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The Women’s Project ארכיון

  • <p>The Nov. 28 session of the Knesset Committee on Foreign Workers was intended to debate putting an end to the import of migrant labor for construction and agriculture, and encouraging Israeli workers in these sectors. But instead, we were witness once again to a display of impotency in the face of the powerful farmers' lobby. The debate exposed the well-known fact that there is nobody in the political establishment who is able or willing to do what must clearly be done: stopping the import of migrant laborers and opening up jobs to local workers especially Arab women.</p>

    Exploitation of migrant labor, unemployment in Arab villages… Who cares?

    The Nov. 28 session of the Knesset Committee on Foreign Workers was intended to debate putting an end to the import of migrant labor for construction and agriculture, and encouraging Israeli workers in these sectors. But instead, we were witness once again to a display of impotency in the face of the powerful farmers' lobby. The debate exposed the well-known fact that there is nobody in the political establishment who is able or willing to do what must clearly be done: stopping the import of migrant laborers and opening up jobs to local workers especially Arab women.

    המשך קריאה..

  • At first they marched hesitantly, astonished, perhaps even with envy, as they beheld the typical Tel Aviv scene of wide green boulevards, bustling cafes, children in playgrounds, mothers with strollers, young women riding around on bicycles, and the press. It was Friday, October 28, 2011. Over 70 women agricultural workers in long dresses and headscarves marched along Rothschild Boulevard together with the same number of activists from the protest movement in Tel Aviv and the Workers Advice Center (WAC-Maan, hereinafter WAC). They didn’t know what kind of welcome to expect from Tel Aviv. But step by step, their self-confidence grew, and they began responding to the slogans Asma Agbarieh-Zahalka bellowed into the megaphone, at first shyly but later with all their strength: “Work, yes! Unemployment, no!”, “Bibi, resign, you’re not wanted anymore!”, and in Arabic, “Freedom, democracy, social justice!”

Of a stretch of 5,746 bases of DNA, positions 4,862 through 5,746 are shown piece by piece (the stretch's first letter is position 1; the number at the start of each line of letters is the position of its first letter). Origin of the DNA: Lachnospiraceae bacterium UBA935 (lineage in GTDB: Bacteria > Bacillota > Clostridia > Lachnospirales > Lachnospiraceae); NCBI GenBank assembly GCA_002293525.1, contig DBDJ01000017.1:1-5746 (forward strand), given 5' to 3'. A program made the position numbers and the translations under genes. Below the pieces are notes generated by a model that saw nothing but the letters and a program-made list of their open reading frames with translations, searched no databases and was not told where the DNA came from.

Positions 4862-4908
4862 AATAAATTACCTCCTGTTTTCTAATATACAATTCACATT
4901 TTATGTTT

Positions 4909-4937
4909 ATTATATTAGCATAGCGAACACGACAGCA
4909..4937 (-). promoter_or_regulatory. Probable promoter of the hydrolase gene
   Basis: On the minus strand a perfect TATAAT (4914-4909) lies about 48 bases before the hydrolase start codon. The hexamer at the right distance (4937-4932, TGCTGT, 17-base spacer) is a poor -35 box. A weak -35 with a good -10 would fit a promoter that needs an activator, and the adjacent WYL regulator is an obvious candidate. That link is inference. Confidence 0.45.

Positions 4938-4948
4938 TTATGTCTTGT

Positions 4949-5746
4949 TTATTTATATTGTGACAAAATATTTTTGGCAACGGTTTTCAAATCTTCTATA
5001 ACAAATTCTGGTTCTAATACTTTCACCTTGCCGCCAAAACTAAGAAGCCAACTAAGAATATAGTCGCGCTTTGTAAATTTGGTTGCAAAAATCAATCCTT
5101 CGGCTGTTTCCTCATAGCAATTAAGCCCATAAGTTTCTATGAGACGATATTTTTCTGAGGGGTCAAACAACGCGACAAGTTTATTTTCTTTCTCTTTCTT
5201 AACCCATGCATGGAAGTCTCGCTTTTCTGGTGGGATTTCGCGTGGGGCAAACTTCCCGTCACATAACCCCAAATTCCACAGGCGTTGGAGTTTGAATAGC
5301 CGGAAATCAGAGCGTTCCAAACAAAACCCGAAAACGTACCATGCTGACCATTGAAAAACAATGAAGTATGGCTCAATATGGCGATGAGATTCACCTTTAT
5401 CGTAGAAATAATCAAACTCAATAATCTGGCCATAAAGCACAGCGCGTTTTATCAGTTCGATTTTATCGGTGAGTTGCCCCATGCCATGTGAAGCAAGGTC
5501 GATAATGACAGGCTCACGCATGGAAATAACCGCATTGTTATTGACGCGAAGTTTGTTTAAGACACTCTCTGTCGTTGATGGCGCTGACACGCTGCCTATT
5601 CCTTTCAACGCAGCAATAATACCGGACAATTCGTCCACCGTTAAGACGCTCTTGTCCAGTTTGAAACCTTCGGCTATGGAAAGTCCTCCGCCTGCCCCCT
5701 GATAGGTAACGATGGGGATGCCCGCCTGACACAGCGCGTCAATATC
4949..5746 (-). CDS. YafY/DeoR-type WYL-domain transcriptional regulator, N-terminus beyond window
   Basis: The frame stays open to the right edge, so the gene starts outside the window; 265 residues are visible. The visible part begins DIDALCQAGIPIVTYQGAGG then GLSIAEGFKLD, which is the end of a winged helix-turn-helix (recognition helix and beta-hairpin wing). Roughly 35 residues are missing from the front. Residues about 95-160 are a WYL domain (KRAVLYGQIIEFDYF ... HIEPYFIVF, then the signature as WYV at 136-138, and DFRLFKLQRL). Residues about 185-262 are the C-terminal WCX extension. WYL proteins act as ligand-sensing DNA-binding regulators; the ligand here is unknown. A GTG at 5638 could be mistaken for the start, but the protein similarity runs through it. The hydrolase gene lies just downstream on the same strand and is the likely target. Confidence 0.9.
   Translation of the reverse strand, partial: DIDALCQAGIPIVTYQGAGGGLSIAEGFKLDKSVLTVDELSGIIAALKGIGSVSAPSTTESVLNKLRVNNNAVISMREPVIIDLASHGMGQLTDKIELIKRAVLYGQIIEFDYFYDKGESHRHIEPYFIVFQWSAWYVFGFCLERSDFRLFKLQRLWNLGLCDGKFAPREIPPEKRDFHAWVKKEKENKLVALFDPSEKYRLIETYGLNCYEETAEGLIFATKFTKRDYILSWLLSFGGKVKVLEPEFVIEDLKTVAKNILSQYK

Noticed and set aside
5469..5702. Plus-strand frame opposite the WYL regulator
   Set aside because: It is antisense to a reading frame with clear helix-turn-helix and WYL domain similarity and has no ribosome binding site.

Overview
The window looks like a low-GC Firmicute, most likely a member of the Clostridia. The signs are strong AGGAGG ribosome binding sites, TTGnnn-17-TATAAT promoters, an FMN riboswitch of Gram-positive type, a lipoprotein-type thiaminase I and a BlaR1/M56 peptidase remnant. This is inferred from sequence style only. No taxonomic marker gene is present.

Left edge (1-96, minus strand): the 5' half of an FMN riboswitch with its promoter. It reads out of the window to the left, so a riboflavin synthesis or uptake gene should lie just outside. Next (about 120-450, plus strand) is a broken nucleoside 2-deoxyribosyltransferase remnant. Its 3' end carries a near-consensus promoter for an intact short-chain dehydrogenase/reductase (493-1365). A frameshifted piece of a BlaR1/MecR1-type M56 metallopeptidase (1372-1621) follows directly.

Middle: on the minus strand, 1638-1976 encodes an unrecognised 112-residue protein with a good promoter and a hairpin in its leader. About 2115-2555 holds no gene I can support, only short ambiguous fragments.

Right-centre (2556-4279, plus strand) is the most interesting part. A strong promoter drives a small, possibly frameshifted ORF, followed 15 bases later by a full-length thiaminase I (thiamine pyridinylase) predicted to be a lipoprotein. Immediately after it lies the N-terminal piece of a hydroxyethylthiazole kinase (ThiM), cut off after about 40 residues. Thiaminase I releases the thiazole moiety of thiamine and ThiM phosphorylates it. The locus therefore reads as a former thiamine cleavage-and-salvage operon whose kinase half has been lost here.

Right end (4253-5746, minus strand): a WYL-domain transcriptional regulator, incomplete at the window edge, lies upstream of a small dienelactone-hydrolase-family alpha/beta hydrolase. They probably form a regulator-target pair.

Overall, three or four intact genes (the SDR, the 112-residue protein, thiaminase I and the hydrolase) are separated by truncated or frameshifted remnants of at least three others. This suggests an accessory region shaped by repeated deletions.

Agricultural workers and social protest activists link arms

    At first they marched hesitantly, astonished, perhaps even with envy, as they beheld the typical Tel Aviv scene of wide green boulevards, bustling cafes, children in playgrounds, mothers with strollers, young women riding around on bicycles, and the press. It was Friday, October 28, 2011. Over 70 women agricultural workers in long dresses and headscarves marched along Rothschild Boulevard together with the same number of activists from the protest movement in Tel Aviv and the Workers Advice Center (WAC-Maan, hereinafter WAC). They didn’t know what kind of welcome to expect from Tel Aviv. But step by step, their self-confidence grew, and they began responding to the slogans Asma Agbarieh-Zahalka bellowed into the megaphone, at first shyly but later with all their strength: “Work, yes! Unemployment, no!”, “Bibi, resign, you’re not wanted anymore!”, and in Arabic, “Freedom, democracy, social justice!”

    המשך קריאה..

  • Interview with Sheherezad Issa, agricultural laborer from Furidis (Sheherezad is also among the women who appear in the documentary “Look at Us” by Video 48)

    Look at us! Agricultural worker tells her story

    Interview with Sheherezad Issa, agricultural laborer from Furidis (Sheherezad is also among the women who appear in the documentary “Look at Us” by Video 48)

    המשך קריאה..

  • <p>Women and worker’s Organizations invite you to Woman’s day march. Arab and Jewish women call for fair employment and social justice on Tuesday, the 8th of March, in Tel Aviv.</p>

    In honor of the 100th International Woman’s Day, we march for fair employment